Means-testing wouldn't turn Social Security into welfare--again, because of the "work test." Social Security would become government insurance for workers against the possibility that they won't be very well-off in retirement! Yes, means-testing might undermine political support for the system, by violating the "contribution" model (nobody could even think they were getting their contributions back) and by altering the Crude Calculation so that those who confidently expected to be affluent would have little selfish reason to support the stystem. But--and here's the key point--Obama's already diluting or dispensing with those other two sources of support. He's fuzzing the Contributory Model. He's undermining the Crude Calclation. He can still rely on the work test--he can say, "Hey this is to help old folks who've worked all their lives," etc.. But as long as you're relying on the work test, why not rely on the work test to justify a more radical, more progressive and more lucrative reform of the system that would not just tax the rich but stop shelling out unneeded benefits to them.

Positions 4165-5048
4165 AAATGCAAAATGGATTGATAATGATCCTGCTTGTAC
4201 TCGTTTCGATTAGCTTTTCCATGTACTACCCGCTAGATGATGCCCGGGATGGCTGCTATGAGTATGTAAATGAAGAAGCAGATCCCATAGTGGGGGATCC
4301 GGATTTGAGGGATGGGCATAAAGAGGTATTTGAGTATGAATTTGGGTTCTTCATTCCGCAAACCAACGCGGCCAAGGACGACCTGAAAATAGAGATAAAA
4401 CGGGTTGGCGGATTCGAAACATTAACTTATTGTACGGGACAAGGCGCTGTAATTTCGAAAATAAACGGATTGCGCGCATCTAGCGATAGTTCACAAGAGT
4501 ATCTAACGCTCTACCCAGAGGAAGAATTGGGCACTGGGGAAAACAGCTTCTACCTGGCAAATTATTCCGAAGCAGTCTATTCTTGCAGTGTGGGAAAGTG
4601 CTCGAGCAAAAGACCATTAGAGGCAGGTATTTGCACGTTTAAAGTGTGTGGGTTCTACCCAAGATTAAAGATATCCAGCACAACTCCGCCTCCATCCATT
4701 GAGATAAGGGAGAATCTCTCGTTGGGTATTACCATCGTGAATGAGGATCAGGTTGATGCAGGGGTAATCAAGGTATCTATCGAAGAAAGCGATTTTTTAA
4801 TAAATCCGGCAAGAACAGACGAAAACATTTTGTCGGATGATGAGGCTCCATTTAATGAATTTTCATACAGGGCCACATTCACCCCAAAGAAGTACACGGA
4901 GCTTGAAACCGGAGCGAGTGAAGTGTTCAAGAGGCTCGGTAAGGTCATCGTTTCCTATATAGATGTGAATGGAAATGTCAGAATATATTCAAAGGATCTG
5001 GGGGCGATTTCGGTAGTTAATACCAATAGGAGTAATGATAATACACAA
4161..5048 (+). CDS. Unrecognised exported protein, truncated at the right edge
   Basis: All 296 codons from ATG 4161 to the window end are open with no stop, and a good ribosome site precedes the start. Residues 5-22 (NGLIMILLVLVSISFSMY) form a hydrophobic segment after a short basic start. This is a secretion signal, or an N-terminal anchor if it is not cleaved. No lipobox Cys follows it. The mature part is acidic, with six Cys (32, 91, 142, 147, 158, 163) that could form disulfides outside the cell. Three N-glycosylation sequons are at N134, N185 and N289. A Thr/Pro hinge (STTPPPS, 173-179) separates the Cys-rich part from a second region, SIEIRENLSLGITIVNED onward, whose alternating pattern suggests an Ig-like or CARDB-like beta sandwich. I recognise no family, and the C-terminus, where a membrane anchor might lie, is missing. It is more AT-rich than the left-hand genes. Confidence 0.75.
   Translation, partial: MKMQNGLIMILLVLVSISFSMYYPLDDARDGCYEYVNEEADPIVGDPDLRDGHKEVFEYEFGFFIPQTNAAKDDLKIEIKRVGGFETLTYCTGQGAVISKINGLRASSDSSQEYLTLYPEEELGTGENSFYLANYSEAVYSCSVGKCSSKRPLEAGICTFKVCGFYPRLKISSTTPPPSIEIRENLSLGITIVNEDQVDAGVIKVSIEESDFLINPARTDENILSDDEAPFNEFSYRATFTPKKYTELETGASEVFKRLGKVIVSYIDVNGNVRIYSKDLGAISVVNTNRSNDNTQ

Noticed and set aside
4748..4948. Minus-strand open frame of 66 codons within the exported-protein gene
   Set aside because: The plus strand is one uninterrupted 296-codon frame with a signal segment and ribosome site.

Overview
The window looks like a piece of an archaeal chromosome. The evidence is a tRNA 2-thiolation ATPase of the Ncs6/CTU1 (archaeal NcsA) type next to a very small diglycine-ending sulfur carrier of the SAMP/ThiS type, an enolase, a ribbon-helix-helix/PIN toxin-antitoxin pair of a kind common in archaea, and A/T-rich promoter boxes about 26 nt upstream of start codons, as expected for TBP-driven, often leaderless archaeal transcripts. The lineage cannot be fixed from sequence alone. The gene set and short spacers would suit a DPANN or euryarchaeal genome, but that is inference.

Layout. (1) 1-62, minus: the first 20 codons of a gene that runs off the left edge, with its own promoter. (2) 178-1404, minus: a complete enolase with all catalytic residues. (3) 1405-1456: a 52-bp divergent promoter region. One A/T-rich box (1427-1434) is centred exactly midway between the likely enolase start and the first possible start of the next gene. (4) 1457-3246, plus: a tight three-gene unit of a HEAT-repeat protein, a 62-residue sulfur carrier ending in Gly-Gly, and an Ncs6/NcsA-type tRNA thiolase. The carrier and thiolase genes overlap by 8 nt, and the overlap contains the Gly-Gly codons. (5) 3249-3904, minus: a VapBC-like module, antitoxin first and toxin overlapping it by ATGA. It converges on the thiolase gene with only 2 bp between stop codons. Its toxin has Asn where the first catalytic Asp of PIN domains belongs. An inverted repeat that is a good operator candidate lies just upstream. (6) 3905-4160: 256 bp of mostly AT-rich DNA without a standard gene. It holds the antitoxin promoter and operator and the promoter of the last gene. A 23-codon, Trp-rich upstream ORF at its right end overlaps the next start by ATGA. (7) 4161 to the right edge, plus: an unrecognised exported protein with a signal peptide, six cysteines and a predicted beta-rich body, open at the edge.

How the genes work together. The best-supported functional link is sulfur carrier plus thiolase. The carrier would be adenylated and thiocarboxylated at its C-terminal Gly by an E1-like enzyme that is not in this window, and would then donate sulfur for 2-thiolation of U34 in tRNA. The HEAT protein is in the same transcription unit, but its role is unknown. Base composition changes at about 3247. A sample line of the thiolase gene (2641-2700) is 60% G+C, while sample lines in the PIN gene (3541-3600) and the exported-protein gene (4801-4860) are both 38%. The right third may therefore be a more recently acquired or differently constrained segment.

There might be reasons. Maybe Obama feels it's politically easier to tax the rich than to cut their benefits. But it's not wildly obvious why this should be so. Both tax hikes and benefit cuts involve imposing economic harm. But (a) tax hikes are immediately felt by people of all ages. Benefit cuts impact most immediately only on the old. (b) High tax rates, as noted, have bad side effects that hurt the whole economy. Means-testing wouldn't have those effects (though it might have others, such as discouraging savings). (c) Means-testing could be sold as a shrinking of the program--as Ponnuru points out, why run lots of money through the system by taxing the rich in order to pay benefits to the rich?